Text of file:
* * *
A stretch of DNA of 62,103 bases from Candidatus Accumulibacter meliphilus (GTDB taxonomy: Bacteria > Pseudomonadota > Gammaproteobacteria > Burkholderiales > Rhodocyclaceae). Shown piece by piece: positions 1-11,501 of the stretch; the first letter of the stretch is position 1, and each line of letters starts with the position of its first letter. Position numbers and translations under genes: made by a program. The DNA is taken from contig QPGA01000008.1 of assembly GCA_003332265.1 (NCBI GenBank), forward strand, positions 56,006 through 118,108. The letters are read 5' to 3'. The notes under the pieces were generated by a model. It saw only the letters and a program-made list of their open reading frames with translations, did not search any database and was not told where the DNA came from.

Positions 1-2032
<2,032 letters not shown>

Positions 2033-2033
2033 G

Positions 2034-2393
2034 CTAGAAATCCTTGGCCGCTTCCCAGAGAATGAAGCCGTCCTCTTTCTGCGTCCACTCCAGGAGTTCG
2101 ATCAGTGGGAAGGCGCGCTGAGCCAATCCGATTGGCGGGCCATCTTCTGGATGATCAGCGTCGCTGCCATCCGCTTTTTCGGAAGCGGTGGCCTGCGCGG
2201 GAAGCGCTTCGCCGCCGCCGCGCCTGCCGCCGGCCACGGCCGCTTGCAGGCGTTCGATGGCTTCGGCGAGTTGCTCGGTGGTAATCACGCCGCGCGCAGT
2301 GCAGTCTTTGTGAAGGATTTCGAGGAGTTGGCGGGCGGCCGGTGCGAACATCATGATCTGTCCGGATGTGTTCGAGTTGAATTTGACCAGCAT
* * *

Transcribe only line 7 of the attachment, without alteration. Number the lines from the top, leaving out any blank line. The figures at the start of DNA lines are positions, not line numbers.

2034 CTAGAAATCCTTGGCCGCTTCCCAGAGAATGAAGCCGTCCTCTTTCTGCGTCCACTCCAGGAGTTCG